I am currently in the process of making a documentary work titled “CHILD”. Starting in October 2015, I met and interviewed “Khates”, which is what the locals calls “Street Children”, in Kathmandu, Nepal. My intention is to change the social awareness about these abandoned children.
The children are an obvious part of society, which means they are worthy of the protection of adults.
This made me think it was necessary for them to reveal their existence and stories by themselves, as far as they are willing to show, because they are not the criminals.
The amount of children living on the streets is believed to range from tens of millions up to 100million, according to estimations by UNICEF, 2005. These children exist everywhere.
A general agreement about “street children” is that they are boys or girls, under 18 years calling the streets their homes, they live and make a living there. These children are without proper guardians to oversee them.
They are visible to society when considered criminals or worse (e.g. murderers/prostitutes). However, while abusing drugs or sleeping on the streets, they are invisible to society. On the streets they are nameless.
Realizing this, I took it to myself to visit a city where street children are common, yet invisible. This led me to Kathmandu, Nepal, the first time in October 2015, and the second time February 2016.
Meeting the children I asked for their name and age, which later resulted in long exchanges of stories, dreams, regrets, friendships, experiences and much more.
They are regarded as orphans, even if they have parents. The usual reason to run away from home was parents abusing drugs/alcohol and violence, or at times poverty.
The streets were their choice, their freedom.
Their ages ranged from 5 to 14 years. Few children knew of their birthdays. Many children smoked and even more sniffed glue. The glue helped them escape reality, hunger, shame, and also worked as medication. They made money by begging or collecting garbage.
None of the children wanted an adult life on the streets, they all had dreams/ambitions. This meaning they want an existence in society, an identity to be recognized by.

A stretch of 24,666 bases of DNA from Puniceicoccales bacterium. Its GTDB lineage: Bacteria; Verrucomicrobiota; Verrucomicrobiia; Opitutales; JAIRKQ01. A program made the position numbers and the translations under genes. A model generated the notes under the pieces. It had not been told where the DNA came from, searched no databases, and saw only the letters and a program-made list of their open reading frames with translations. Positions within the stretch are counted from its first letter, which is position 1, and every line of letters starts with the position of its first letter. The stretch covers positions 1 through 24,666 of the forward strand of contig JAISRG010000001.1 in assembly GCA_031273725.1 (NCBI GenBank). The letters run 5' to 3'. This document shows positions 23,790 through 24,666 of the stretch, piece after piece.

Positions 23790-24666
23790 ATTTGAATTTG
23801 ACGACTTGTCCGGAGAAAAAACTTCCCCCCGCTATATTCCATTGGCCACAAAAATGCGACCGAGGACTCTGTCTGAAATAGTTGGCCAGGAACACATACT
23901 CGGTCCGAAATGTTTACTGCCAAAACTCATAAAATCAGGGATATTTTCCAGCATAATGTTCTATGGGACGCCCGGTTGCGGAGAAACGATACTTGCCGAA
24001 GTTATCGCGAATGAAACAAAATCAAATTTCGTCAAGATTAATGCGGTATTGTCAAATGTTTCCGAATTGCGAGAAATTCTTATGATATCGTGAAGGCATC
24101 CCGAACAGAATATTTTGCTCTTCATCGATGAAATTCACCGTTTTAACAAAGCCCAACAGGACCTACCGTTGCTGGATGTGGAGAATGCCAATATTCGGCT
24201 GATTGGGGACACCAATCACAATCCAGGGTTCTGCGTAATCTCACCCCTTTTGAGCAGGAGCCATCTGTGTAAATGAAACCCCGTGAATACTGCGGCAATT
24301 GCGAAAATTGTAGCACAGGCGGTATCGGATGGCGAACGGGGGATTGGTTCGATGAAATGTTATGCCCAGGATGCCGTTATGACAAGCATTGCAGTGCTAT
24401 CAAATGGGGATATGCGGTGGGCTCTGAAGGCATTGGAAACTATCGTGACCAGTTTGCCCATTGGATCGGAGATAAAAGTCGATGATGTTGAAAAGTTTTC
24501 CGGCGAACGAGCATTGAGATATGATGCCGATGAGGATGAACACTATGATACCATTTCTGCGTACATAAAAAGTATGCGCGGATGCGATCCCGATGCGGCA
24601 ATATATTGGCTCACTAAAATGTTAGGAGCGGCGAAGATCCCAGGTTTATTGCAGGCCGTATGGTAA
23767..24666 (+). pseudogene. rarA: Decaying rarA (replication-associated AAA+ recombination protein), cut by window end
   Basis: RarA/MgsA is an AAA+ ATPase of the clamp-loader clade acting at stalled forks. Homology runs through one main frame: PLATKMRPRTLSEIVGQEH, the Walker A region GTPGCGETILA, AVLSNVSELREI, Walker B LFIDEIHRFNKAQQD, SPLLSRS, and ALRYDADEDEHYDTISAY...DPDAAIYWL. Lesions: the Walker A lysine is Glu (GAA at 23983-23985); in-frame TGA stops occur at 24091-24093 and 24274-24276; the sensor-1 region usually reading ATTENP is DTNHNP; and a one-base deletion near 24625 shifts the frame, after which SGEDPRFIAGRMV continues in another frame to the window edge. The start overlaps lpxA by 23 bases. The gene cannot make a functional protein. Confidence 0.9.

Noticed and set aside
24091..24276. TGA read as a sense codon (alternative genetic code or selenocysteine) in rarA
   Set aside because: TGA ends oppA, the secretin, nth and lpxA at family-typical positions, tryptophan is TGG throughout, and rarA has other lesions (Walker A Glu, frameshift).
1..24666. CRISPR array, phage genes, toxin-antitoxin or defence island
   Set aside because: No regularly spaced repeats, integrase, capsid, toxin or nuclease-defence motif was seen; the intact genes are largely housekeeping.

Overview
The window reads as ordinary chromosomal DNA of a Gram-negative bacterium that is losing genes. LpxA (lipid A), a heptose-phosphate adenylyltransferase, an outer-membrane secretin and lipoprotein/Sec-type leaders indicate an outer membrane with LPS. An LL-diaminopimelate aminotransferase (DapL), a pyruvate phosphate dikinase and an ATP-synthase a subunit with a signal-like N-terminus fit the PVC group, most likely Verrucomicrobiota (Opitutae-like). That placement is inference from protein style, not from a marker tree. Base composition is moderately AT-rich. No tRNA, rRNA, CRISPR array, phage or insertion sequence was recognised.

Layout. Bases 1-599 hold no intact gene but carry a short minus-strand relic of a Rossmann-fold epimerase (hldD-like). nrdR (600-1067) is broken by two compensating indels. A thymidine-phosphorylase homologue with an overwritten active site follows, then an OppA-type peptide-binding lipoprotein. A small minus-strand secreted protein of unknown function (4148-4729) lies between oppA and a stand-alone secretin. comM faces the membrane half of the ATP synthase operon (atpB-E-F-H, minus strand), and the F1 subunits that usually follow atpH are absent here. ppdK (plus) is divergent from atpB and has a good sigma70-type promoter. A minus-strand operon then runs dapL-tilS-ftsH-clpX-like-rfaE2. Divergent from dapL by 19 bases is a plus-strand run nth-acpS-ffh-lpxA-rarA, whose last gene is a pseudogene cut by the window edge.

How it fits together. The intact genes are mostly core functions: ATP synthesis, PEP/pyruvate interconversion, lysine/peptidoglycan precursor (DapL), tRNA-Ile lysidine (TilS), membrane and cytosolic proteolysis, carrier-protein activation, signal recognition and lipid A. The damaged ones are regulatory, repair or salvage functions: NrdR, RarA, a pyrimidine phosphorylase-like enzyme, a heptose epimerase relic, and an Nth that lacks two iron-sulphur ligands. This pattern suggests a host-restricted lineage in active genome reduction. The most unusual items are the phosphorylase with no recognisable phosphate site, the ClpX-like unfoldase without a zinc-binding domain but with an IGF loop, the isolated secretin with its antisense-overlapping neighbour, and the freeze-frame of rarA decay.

Apart from meeting the children, I also met with NGOs and presented my project.
My idea was to change the social awareness about the children and make them members of society. These actions were only possible if the children agree to reveal their existence and stories. The NGOs were against my idea and project, because of human rights.
As I had studied about NGOs methods of promoting through images, I could recognize their good intention. Their goal was to help the children and for that they needed donations. However the methods had a broken balance between NGOs (helpers) and children (beneficiaries).
The first point is that the perspective of the camera was focusing on the NGOs and their activities. Their promotional images look more like self-portraits. The images are showing more of “This is what we are doing” than actual objective facts.
The second point is that the eyes of children are hidden and faces blurred. The children can be seen as negatively/socially anonymous people, not as regular individuals. Subconsciously it created a hierarchy between the NGOs (helpers/general people) and the children.
The way to respect human rights can be flexible, through discussions. NGOs tend to apply one rule to all occasions.
My work is kind of documentary work, from facts. Reason for “kind of” is because my work is not perfectly journalistic, and also not perfectly sharing perspectives with NGOs. My main concern is balance.
In journalistic pictures, the photographers do their best in taking pictures of reality and facts. However, the pictures may stimulate or violate viewers too much. They may get criticized, but they have to show reality and facts, for justice. While doing their work, they have to be free.
On the other side, NGOs pictures have the intention to protect and care for their victims. Their pictures extract sympathy. They edit and present in order to get donations for charity. The result being that reality and facts can disappear, leaving viewers believing beneficiaries only have poverty and sadness.
I try to maintain the goal of NGOs, in the place of a journalist. I am neither a journalist nor a NGO photographer, so if I had to categorize my approach it would be as “journalistic charity”.I want to grant the children their desired social existence through my works. I am convinced that the small interest I paid them could make them better and help reduce their numbers. My project is a mere start to express concern about them.